Geoffrey rubbed a hand over stubbled jowls. "Give you a bed and meals," he said. "And you keep what the customers give you. Can't ask for fairer."

Elowyn stood in the steamy kitchen of the inn, and Geoffrey sat at the pegged table. Around them bustled a cook and her two helpers, preparing the evening meal. Over Geoffrey's shoulder, the cook scowled and shook her head. "Thank you," Elowyn said. "But perhaps one of the other inns—"

The frown did not improve Geoffrey's looks. "Wait a bit, wait a bit. Not too hasty. Maybe I can pay a bit. Just a bit, mind you. Barmaids're plentiful, and you're, well, nothing special."


Geoffrey shifted his considerable bulk, and his breath rattled deep in his throat. "Maybe one shilling a month, if you're competent."

"Maybe two?"

The cook turned and shook her head slightly. Geoffrey sighed. "I can't ruin myself for a vagabond," he said. "A shilling and sixpence." Behind him, the cook turned back to her stew.

"Done," Elowyn said. "Should I begin right now?"

Geoffrey rose ponderously to his feet. "No time like the present, I guess. Aprons are in the pantry behind you. Start at the bar."

Lord, how easily and unwelcomely it came back to her: serving the ale and the stronger drink, bantering with every vile-tongued, leering rascal with the price of a cup, and pretending to like it; avoiding (when she was lucky) the quick, insidious grope of dirty hands, reaching to squeeze her breast through her clothing, or, worse, sweeping up beneath her skirts to graze her naked leg. Before the night had dwindled to the inevitable six or seven maudlin or stupefied drunks, the old ache in her back returned, growing up from her heels, up the backs of her legs, like an evil vine, to bear its tiresome fruit just above her hips.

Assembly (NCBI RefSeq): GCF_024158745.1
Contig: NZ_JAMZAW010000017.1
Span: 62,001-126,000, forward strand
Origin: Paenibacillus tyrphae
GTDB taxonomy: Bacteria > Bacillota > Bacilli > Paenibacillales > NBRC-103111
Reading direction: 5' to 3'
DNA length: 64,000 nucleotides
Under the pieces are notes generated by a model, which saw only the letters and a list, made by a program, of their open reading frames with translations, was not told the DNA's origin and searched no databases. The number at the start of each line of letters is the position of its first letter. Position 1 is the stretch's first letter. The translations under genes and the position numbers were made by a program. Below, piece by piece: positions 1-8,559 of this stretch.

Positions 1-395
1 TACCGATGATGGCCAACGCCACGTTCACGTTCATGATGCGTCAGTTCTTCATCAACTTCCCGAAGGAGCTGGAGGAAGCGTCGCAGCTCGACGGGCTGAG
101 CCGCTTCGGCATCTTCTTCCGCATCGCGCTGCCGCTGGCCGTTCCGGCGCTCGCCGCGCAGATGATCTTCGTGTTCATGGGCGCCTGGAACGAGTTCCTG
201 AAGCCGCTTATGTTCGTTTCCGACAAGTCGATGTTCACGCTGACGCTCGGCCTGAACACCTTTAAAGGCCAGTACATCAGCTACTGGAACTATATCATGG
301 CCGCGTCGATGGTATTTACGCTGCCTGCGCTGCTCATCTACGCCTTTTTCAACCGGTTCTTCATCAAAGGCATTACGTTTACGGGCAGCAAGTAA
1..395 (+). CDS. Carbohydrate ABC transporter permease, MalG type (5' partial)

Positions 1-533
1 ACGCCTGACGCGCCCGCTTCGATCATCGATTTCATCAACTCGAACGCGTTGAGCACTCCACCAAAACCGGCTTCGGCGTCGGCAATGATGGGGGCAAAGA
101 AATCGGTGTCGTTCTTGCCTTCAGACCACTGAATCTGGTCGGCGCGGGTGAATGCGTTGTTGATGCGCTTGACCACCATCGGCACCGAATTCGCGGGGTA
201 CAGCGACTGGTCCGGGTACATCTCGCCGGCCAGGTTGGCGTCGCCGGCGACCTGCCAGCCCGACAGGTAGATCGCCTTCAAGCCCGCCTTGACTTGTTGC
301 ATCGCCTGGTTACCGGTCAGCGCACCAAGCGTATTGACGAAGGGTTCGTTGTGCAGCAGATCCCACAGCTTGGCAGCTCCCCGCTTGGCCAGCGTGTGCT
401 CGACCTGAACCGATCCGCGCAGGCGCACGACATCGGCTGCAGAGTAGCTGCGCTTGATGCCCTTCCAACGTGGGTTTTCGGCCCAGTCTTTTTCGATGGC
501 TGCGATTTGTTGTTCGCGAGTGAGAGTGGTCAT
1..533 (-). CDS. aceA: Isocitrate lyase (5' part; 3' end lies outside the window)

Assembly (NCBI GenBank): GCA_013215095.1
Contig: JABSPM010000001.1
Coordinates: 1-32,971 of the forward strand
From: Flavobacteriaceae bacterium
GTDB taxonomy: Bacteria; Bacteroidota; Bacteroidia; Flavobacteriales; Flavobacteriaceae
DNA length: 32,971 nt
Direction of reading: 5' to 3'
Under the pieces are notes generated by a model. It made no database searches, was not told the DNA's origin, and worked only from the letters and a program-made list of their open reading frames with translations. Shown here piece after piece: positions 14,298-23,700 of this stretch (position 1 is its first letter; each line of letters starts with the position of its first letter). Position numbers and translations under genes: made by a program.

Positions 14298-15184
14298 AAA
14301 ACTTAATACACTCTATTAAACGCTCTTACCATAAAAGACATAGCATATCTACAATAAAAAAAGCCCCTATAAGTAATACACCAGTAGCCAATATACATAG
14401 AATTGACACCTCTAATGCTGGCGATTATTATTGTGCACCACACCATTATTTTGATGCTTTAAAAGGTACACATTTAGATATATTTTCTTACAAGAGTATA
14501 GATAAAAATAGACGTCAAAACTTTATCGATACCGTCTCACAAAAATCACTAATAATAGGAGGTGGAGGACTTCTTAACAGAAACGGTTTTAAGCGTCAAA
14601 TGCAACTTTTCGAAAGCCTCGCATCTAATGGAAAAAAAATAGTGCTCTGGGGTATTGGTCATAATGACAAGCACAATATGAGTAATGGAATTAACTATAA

So tired was she at the end of the day that she unwisely allowed Geoffrey to show her to the little cubicle where her pallet and blanket were spread on the floor. So despairing was she that she was not really surprised when Geoffrey pulled her against him. When she pushed him away, he put his hands on her again. They struggled, and that was when Geoffrey found the money pouch. "That's mine!" she cried as he ripped it away.

He hefted it in the dark. She heard the clinking of coins. "Thieves about," he said. "I'll just keep it safe for you. Now—"

"No," she told him. "Take the purse, but—"

His hands were at her. She scratched and pushed. Finally, wheezing, he growled, "I'll have the money anyway, vixen. Fool, you'll make nothing extra like that. Customers're willing to pay summat extra for a bit of fun, even with a plain-looking slut. But you—pfah! I'd sooner lie with old Teresa." He pushed himself away and out the door, but the stench of his sweat lingered, with the prickling memory of his stubbled jowls against her throat and cheek.

She drew the ratty blanket up to her neck and clutched it there. "Oh, Mat," she moaned. In the dark, tears stung her eyes, overflowed, and ran first warm, then cold, down her temples and into her grey-streaked, mousy hair.